I’ve been fascinated lately with our growing cultural obsession with the past, the way it’s twisting our memory and warping our relationship to time and space and permanence and impermanence. There are any number of working theories, articles, and books that take on the cultural toxicity that is mass-nostalgia, but the general idea is that with the Internet came an ever-increasing cannibalization and regurgitation of all things bygone.
At some point we stopped looking ahead and started almost exclusively looking back. It saturates nearly every corner of contemporary life, from pop culture, to fashion, to politics. Like the Tea Party’s notion that we can “return” to some idyllic time in American politics where individual liberty is somehow twinned with a personal freedom based in unquestionable morals.
There’s a lot of talk about how nostalgic distraction is impacting and impeding innovation, both on a cultural and on a business level, but I’m more interested in WHY we stopped looking forward. Sure, the Internet makes all information ever recorded available at lightening speed. If you decide that you’re interested in 1920s Germany, you can read all about it, learn to dress like it, listen to the music of the day. You can identify with it without ever having experienced it directly. The misguided perception that by draping yourself in the warmth of perceived better times, or simpler times, you can somehow will a return to manifest: that’s the real face of time travel. And it’s disturbing.
But why stop looking forward? Presumably because you don’t think that there’s anything to look forward to. Looking at it through that lens, the nostalgia phenomenon is even more intriguing, particularly when coupled with the fact that more than 60% of Americans think that our best days as a country, as a culture, are behind us. Depressing, given the short time that we’ve even been a country. It’s like peaking in high school. Yikes.
Which is part of why I think Occupy Wall Street is the best thing to happen to this country in my lifetime. It’s about the now. It’s about taking control of the now and it’s about investing in a future, in one another. It’s not about slinking into the soft oblivion of eras to which we can never return.
Just like Carrie Leilam Love, all I can think about is the OWS movement right now, but since she already brought you protest wear last week, I had initially intended to go with something more lighthearted about the evolution of the confounded “quirky girl” style and about how Zooey Deschanel has officially screwed the pooch with her new series “The New Girl.” But I don’t really care about that right now. Because I am so completely intrigued by OWS. Because it is AMAZING.
I thought maybe we could look at past protest fashion, but that just loops back into the nostalgia problem and beyond that focusing on the fashion of what feels like the beginning of something important feels trivializing. Instead I thought we could create a sort of “people’s protest continuum.” A family tree of sorts, linking what’s happening now with a grand tradition of humans getting fed up and shaking off the chains of the unjust, the unethical, and the elite.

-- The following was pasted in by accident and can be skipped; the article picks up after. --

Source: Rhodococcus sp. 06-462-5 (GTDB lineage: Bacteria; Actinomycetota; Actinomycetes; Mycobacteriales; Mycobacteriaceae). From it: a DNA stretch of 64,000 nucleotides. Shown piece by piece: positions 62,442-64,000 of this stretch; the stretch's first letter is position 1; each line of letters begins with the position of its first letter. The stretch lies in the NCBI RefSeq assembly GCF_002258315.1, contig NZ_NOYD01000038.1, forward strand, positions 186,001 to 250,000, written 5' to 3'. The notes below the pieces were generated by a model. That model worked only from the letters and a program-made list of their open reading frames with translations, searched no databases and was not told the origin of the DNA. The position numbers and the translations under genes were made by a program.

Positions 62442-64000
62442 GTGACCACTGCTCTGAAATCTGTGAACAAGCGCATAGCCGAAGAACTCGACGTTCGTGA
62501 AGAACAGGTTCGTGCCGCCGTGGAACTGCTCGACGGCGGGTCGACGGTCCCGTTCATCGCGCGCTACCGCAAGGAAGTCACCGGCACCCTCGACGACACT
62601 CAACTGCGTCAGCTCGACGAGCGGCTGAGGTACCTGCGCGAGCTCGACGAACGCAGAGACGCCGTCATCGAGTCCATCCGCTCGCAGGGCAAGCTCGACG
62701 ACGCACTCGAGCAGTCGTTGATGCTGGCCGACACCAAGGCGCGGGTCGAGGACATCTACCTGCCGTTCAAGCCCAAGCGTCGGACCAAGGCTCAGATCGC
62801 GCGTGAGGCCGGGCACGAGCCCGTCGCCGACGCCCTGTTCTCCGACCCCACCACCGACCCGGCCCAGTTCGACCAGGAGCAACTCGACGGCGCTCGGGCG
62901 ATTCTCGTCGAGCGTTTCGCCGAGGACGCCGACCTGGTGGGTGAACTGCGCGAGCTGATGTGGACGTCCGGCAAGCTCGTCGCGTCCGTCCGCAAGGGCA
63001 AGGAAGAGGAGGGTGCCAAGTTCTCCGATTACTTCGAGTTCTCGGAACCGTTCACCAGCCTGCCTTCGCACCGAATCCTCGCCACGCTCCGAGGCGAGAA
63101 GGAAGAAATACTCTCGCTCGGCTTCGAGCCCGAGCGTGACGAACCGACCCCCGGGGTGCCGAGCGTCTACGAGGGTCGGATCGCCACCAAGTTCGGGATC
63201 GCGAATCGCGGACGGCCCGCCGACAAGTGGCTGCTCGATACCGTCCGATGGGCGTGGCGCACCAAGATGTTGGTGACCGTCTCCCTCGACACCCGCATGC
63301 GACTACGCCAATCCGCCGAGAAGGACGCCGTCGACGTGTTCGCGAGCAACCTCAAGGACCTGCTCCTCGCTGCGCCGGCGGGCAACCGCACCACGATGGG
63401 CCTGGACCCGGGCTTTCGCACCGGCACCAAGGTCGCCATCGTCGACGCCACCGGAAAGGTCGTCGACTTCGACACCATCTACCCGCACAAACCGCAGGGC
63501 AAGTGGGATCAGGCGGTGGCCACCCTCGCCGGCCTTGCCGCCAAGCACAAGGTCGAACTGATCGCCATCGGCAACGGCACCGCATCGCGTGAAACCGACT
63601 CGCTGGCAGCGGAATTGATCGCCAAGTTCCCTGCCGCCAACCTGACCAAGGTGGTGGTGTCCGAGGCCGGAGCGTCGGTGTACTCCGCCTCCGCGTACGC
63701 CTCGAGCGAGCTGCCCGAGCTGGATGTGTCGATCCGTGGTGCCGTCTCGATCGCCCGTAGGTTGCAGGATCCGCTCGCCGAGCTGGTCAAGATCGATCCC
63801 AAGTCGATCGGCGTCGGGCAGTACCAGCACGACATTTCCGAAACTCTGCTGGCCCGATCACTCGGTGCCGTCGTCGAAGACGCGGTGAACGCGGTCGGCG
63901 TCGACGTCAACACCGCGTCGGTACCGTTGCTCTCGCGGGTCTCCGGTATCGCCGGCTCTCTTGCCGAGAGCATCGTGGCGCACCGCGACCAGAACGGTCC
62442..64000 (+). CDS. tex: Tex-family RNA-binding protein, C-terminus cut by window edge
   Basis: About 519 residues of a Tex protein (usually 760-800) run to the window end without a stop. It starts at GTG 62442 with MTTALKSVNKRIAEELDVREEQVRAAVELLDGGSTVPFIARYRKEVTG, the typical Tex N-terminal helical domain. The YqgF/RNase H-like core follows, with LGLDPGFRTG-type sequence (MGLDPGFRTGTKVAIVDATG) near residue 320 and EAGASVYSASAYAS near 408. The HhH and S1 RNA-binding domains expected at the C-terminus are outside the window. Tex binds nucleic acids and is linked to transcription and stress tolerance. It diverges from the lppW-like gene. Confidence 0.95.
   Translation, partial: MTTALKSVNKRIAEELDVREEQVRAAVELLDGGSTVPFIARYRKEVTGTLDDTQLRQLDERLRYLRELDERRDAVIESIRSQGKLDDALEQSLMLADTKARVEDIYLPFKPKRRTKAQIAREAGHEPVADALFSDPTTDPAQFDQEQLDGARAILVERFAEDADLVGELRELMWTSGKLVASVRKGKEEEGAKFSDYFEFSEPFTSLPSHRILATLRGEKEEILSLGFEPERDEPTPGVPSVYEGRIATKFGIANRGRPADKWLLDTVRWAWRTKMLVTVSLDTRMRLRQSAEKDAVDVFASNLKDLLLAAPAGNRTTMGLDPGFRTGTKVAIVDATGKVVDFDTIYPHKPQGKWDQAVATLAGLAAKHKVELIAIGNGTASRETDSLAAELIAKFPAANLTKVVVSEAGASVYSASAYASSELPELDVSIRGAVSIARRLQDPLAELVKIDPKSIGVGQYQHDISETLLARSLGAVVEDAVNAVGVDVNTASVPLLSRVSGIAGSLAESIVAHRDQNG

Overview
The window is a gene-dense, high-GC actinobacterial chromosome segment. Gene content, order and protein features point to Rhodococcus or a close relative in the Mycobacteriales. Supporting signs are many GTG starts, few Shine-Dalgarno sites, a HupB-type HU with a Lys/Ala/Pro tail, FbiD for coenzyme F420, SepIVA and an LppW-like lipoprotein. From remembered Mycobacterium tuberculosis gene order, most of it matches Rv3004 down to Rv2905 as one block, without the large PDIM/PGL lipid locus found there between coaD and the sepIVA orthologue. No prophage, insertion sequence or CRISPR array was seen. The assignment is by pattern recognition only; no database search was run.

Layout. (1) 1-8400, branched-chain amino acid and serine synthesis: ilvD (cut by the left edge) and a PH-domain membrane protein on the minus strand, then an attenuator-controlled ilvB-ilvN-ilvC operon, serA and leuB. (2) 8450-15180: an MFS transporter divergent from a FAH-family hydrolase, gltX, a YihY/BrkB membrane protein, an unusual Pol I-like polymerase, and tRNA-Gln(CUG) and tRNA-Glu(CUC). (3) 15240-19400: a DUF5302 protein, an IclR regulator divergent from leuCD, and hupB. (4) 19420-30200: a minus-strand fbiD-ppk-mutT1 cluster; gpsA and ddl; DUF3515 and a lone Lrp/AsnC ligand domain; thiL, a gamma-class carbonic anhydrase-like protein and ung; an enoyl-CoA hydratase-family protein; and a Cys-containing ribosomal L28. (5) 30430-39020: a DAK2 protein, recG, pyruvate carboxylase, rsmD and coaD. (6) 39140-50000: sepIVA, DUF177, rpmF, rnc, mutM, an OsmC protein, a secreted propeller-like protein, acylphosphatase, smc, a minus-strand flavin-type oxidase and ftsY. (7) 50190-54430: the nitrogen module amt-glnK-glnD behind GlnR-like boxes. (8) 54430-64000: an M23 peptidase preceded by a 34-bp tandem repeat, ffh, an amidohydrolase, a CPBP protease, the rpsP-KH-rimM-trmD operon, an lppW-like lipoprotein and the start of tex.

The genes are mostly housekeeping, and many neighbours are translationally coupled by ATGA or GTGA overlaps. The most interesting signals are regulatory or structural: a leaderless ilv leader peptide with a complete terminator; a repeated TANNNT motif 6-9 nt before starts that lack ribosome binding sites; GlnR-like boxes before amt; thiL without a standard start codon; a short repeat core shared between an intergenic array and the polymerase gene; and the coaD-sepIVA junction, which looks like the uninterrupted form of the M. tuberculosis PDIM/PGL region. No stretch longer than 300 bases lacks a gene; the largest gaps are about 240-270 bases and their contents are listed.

So this might not be a post so heavy on fashion, but it’s definitely a post heavy on style, because what could be more stylish than a global movement bent on changing the values by which we live?
And so here is the “Trying to Change Shit That’s Fucked UP” tradition in images:
What’s happening right now has a lot in common with the labor protests that swept through the Gilded Age, when the likes of Rockefeller and other “robber barons” were taking advantage of workers, women, people of color, CHILDREN, and pretty much anyone they could. Like today, they had their hands deep in the pockets of politicians and our government worked largely for them, rather than for the people. This is what the people looked like (above and below):
This is what the Robber Barons looked like:
Then of course before the Gilded Age there was the abolitionist movement. You know. To free the slaves from their wealthy landowners? Those wealthy “landowners” also had their hands deep in the pockets of politicians and half of our government worked for them, not the people.
This is what the people looked like:
This is what a “landowner” looked like:
It’s not always about rebelling against unethical big business, though. Sometimes we need to yell just to be treated like equal humans. Sometimes we need to yell because our government is too busy upholding unjust social prejudices. Sometimes we yell because we simply look better yelling. Like Stokely fucking Carmichael. I mean, he also had some really interesting things to say and he was pretty conflicted about the whole Black Panther separationist thing. Fun fact about Stokely: he answered the phone for his entire life by yelling “Ready for the revolution!”
This is what the people looked like:
This is what the government looked like:
The rest of the world also protests when their governments stop paying attention to them:
So enough with the looking back. Figure out what’s ahead, help make it something that some generation somewhere in some future will look back on get obsessed with and mistakenly identify with. And dress to protest–dress for success–as they say.
Next week: Back to our regularly scheduled program where I rant about Zooey Deschanel’s infernal sundresses.